Whenever a crowd gathers in Acts, a believer takes the opportunity of preaching to it. Here is Peter, who a little earlier had denied Christ, now fearlessly and with crystal clarity preaching the gospel. The Day of Pentecost is the day in the church calendar when there is preaching on the Holy Spirit, but the Spirit is not the focus of Peter’s address; rather, Jesus is. Peter speaks only of the Spirit in relation to Jesus.
The big idea of this Pentecostal sermon is that Jesus was crucified, was raised to life and is now exalted to God’s right hand, and that Peter and the others are eyewitnesses of these events. Jesus was “accredited by God” (v. 22), according to the “set purpose” of God, was crucified (v. 23), and was raised from the dead. Death had no claim on Him because He had no sin (v. 24). The proof that He is exalted to God’s right hand is that He now pours out the Holy Spirit (vv. 32–33). The summary is found in verse 36.
Peter’s audience is Jewish. Therefore, he wants them to know they should not be surprised at these events because they fulfil what Joel predicted for the last days (vv. 17–21). In verses 25 to 28, Peter quotes David in Psalm 16. The words of v. 27 are extravagant—Peter says David did not use these words of himself but of one greater than David who “will not be abandoned to the grave.” The Old Testament is Peter’s reference point for the Jewish audience.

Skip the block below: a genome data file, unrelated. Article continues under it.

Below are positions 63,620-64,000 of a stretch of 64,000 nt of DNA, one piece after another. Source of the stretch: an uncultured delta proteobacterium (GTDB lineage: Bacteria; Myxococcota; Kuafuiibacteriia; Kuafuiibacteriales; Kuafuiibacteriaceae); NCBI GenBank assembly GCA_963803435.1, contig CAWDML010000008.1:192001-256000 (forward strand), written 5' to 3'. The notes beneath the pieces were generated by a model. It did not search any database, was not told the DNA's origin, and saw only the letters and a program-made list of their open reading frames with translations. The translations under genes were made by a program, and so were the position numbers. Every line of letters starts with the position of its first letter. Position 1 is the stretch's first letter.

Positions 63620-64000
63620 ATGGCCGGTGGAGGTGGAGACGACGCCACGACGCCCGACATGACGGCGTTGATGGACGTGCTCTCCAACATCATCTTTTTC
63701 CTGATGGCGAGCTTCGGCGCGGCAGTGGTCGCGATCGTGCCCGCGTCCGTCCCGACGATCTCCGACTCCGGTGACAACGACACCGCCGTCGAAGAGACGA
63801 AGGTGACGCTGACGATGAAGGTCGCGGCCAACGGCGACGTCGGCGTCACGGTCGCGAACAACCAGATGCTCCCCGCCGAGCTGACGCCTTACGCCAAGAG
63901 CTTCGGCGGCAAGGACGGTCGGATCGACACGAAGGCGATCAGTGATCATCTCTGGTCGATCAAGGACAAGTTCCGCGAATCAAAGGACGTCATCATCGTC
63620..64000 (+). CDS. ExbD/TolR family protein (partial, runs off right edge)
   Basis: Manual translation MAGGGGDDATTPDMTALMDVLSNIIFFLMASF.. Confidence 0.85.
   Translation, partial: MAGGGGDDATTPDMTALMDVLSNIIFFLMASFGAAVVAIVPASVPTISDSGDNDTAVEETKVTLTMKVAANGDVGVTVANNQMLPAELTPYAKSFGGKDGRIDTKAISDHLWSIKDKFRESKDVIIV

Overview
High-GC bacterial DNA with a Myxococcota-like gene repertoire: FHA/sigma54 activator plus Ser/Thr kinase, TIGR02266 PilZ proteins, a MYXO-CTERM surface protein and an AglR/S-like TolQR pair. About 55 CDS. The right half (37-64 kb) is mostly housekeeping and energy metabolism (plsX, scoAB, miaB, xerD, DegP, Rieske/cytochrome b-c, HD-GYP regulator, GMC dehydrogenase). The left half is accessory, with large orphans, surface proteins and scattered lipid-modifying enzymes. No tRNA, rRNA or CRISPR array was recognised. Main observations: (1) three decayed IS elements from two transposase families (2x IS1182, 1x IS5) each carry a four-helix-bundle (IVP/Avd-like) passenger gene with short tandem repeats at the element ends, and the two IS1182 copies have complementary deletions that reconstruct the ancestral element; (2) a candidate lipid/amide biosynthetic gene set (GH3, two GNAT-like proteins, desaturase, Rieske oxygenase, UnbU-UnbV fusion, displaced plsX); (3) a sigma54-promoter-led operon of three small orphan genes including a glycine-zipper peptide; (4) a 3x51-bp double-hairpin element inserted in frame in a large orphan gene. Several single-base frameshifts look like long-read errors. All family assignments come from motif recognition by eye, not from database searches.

Notice also that Peter does not hesitate to be direct. In verses 23 to 24, he makes the clearest contrast between what they did to the Son in God’s name—”put him to death,” and what God Himself did—”raised him from the dead.” The response to this sermon was deep conviction (v. 37). Peter tells them they are to repent and give public witness to their repentance through baptism (v. 38). The Christian gospel involves take and give (v. 38). God takes our sin and deals with it, and then gives us His Holy Spirit. This is the ongoing offer to all those who repent and turn to Christ.
That day 3,000 accepted the message (v. 41).
Think about the twin blessings of forgiveness and the Holy Spirit in your life, and be thankful. In verse 40, Luke describes Peter as warning the crowd. Are we serious enough in sharing the gospel with others? When was the last time you were warned not to neglect the gospel’s promises and warnings? The apostles could say “We are witnesses” of the resurrection and the ascension. What can we say today?